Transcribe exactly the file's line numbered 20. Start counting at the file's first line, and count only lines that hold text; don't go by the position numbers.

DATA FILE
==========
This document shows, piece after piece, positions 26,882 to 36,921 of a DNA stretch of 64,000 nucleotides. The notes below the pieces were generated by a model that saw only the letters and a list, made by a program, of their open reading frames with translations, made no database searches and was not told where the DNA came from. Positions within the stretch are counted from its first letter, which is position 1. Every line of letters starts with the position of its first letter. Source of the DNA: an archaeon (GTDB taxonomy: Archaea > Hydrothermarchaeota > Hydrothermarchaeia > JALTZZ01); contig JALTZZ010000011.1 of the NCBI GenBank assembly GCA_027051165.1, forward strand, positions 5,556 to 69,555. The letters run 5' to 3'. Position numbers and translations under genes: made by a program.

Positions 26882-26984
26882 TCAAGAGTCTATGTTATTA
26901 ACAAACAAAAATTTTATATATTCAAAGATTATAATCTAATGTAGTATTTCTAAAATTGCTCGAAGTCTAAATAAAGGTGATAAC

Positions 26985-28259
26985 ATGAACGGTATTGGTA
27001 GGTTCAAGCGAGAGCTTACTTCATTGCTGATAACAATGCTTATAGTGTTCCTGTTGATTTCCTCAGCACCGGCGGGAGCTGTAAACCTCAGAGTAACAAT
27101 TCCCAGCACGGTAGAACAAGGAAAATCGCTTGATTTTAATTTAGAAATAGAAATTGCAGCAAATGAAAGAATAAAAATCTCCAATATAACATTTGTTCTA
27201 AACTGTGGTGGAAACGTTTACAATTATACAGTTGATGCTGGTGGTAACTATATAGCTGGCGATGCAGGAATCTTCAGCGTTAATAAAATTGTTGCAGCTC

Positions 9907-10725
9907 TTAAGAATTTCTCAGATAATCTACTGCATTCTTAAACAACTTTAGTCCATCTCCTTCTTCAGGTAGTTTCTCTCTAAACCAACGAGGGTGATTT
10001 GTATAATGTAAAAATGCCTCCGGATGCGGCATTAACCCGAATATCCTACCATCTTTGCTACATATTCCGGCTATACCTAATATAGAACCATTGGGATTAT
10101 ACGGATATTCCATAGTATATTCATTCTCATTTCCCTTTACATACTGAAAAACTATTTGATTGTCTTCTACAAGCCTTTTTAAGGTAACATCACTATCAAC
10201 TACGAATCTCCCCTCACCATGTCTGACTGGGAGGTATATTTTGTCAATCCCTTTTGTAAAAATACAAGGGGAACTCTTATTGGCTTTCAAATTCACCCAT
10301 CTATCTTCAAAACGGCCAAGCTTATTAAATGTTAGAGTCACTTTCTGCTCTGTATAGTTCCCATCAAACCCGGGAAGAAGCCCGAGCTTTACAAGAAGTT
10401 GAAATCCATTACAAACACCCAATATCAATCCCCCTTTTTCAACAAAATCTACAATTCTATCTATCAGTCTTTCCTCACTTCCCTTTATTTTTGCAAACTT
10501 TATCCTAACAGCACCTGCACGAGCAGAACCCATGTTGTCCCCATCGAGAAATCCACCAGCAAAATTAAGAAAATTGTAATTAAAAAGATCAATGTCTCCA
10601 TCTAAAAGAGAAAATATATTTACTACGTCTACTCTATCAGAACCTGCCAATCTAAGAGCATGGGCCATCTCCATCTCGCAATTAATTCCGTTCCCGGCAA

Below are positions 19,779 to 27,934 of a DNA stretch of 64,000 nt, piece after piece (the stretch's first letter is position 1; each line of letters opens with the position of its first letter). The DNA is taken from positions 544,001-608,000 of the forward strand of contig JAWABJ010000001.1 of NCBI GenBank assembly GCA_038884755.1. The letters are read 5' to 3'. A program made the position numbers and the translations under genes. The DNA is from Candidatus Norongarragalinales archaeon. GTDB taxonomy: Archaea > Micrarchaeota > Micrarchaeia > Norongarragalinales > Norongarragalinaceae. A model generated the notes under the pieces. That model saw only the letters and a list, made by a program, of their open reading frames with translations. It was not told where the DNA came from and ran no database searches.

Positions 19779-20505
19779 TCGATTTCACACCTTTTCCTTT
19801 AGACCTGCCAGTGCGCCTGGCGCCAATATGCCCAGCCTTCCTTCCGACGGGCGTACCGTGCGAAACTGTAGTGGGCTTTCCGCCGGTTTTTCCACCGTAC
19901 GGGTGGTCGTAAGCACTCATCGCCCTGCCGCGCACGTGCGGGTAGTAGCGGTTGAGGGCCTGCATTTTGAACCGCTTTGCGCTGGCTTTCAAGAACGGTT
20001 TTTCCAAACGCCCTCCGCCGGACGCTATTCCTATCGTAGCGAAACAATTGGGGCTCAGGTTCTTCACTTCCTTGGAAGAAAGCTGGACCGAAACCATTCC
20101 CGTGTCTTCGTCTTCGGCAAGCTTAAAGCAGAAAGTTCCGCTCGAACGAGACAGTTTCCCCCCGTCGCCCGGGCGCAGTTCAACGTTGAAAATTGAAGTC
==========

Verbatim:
Positions 19779-20505